Song Of The Pilgrims
C. S. Lewis
O Dwellers at the back of the North Wind,
What have we done to you? How have we sinned
Wandering the Earth from Orkney unto Ind?
With many deaths our fellowship is thinned,
Our flesh is withered in the parching wind,
Wandering the earth from Orkney unto Ind.
We have no rest. We cannot turn again
Back to the world and all her fruitless pain,
Having once sought the land where ye remain.
Some say ye are not. But, ah God! we know
That somewhere, somewhere past the Northern snow
Waiting for us the red-rose gardens blow:
—The red-rose and the white-rose gardens blow
In the green Northern land to which we go,
Surely the ways are long and the years are slow.
We have forsaken all things sweet and fair,
We have found nothing worth a moment’s care
Because the real flowers are blowing there.
Land of the Lotus fallen from the sun,
Land of the Lake from whence all rivers run,
Land where the hope of all our dreams is won!
Shall we not somewhere see at close of day
The green walls of that country far away,
And hear the music of her fountains play?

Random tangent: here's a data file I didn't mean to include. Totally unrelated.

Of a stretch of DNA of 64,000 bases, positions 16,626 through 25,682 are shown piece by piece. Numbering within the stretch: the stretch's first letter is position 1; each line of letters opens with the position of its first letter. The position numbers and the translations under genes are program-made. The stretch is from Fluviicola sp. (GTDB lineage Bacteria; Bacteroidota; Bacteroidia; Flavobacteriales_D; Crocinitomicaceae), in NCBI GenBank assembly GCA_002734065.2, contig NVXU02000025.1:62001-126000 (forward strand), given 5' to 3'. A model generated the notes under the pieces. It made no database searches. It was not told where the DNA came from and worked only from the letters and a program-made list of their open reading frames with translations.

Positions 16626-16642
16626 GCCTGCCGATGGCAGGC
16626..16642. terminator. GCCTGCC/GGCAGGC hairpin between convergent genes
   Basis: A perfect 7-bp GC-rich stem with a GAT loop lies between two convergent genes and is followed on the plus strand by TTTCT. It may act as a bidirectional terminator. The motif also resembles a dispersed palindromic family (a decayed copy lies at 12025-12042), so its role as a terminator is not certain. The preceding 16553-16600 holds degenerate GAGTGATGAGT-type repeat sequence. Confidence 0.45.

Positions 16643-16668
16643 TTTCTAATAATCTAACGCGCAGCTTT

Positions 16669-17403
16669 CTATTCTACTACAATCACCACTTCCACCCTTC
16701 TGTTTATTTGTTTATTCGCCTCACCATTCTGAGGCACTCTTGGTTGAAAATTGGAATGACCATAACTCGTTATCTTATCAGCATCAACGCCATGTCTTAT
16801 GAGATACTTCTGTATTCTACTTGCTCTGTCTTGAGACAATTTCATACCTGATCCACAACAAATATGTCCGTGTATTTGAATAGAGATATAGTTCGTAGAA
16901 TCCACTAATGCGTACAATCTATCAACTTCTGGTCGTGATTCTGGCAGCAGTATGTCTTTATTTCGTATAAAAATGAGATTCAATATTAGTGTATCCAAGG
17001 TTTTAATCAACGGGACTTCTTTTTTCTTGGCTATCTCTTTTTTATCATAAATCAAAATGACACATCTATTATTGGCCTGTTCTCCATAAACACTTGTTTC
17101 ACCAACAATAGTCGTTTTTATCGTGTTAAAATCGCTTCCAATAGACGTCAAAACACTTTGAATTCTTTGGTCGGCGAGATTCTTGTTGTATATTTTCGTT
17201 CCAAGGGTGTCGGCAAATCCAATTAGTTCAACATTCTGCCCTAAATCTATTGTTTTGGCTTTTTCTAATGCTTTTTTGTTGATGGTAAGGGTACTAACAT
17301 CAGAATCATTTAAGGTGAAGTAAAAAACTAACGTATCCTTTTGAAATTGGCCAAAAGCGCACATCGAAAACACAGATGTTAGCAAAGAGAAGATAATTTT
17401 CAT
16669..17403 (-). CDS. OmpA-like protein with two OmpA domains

So long we have been wandering all this while
By many a perilous sea and drifting isle,
We scarce shall dare to look thereon and smile.
Yea, when we are drawing very near to thee,
And when at last the ivory port we see
Our hearts will faint with mere felicity:
But we shall wake again in gardens bright
Of green and gold for infinite delight,
Sleeping beneath the solemn mountains white,
While from the flowery copses still unseen
Sing out the crooning birds that ne’er have been
Touched by the hand of winter frore and lean;
And ever living queens that grow not old
And poets wise in robes of faerie gold
Whisper a wild, sweet song that first was told
Ere God sat down to make the Milky Way.
And in those gardens we shall sleep and play
For ever and for ever and a day.
Ah, Dwellers at the back of the North Wind,
What have we done to you? How have we sinned,
That yes should hide beyond the Northern wind?
Land of the Lotus, fallen from the Sun,
When shall your hidden, flowery vales be won
And all the travail of our way be done?
Very far we have searched; we have even seen
The Scythian waste that bears no soft nor green,
And near the Hideous Pass our feet have been.
We have heard Syrens singing all night long
Beneath the unknown stars their lonely song
In friendless seas beyond the Pillars strong.
Nor by the dragon-daughter of Hypocras
Nor the vale of the Devil’s head we have feared to pass,
Yet is our labour lost and vain, alas!
Scouring the earth from Orkney unto Ind,
Tossed on the seas and withered in the wind,
We seek and seek your land. How have we sinned?
Or is it all a folly of the wise,
Bidding us walk these ways with blinded eyes
While all around us real flowers arise?
But, by the very God, we know, we know
That somewhere still, beyond the Northern snow
Waiting for us the red-rose gardens blow.